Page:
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The Old Guitar Player Memories

February 26, 2017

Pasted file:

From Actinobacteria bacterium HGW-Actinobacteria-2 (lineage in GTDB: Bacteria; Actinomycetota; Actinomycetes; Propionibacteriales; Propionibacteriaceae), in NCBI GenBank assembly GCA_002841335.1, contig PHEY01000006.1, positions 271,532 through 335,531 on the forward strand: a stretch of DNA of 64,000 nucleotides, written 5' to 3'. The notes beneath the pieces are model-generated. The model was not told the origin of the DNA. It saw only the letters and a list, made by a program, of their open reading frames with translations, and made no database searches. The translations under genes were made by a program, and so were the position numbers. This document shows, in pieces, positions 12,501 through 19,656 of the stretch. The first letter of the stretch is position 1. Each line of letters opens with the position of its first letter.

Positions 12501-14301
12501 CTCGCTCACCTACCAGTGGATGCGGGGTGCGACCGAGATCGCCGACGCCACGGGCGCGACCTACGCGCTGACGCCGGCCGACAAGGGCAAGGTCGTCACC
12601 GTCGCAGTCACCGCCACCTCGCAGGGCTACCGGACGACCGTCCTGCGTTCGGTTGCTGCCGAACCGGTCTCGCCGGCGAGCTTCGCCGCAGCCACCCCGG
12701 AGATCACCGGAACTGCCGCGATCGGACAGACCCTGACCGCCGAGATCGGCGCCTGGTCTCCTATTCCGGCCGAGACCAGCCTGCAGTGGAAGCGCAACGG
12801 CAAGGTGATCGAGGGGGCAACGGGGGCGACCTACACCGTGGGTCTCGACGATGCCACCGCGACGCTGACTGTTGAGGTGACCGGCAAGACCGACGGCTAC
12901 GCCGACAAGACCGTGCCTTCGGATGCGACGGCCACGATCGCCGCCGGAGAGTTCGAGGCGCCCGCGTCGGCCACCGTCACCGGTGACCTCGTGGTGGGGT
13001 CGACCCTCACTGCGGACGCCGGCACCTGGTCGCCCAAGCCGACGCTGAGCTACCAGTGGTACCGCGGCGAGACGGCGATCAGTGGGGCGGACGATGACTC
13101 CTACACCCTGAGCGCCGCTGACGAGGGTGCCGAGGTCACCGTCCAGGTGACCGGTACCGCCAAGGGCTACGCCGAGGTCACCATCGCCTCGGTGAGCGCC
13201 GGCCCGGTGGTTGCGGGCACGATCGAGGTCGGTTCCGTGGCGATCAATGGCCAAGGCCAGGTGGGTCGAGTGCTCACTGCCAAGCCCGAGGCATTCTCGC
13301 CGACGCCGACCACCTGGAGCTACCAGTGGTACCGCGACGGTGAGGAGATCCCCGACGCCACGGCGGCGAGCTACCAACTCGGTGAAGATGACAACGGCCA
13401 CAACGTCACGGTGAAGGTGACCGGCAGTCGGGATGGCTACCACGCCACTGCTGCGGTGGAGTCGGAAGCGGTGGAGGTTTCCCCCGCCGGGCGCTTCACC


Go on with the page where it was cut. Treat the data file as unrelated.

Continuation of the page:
I had a brand-new 1966 Gretsch Chet Atkins Country Gentleman for awhile, & the “Filtertron” pickups made that thing sound like a piano, it was SO clean. One of the nicest American Made axes I sure wish I’d hung onto. Wasn’t fond the muting ability, just use the heel of your hand, but the neck feel was great. Of course, back then we had to really play around to get “fuzz” & most other common FX everyone takes for granted today. A Phase Shifter was an engineer manually rocking the tape head in the studio, i.e. Couldn’t get that sound, live. The better amps usually had reverb & tremolo, but that was it. If you had some extra $$, you could get an Echoplex tape delay for true echo of maybe half a second with available infinite repeats & on into weird feedback FX, but they were cost-prohibitive for most & undependable, mechanically. If you wanted overdrive, you got a good tube amp (like a Fender Super Reverb) & crank it up until you just about couldn’t stand it (and risk blown-out speakers), OR you could GENTLY preamp it with another (small) amp brain & hope it didn’t start smoking (you had to take a speaker output & feed it into the input of your “main” amp, dangerous stuff, that). There was no “fuzz” or “distortion” box made back then. When you wanted “light gauge” strings, you’d move the whole set down one (so the ‘A’ became the low ‘E’) and use a banjo high ‘A’ for the high ‘E’. It’s easy to do with a Bigsby whammy, just hook the banjo string’s loop over the peg of the Bigsby. Otherwise, it was tricky, BUT there was only one weight string set, too heavy. The only way I’d really miss those bad ol’ days is if only I could’ve known then what I do know now. 🤗 HAH!!! 😎
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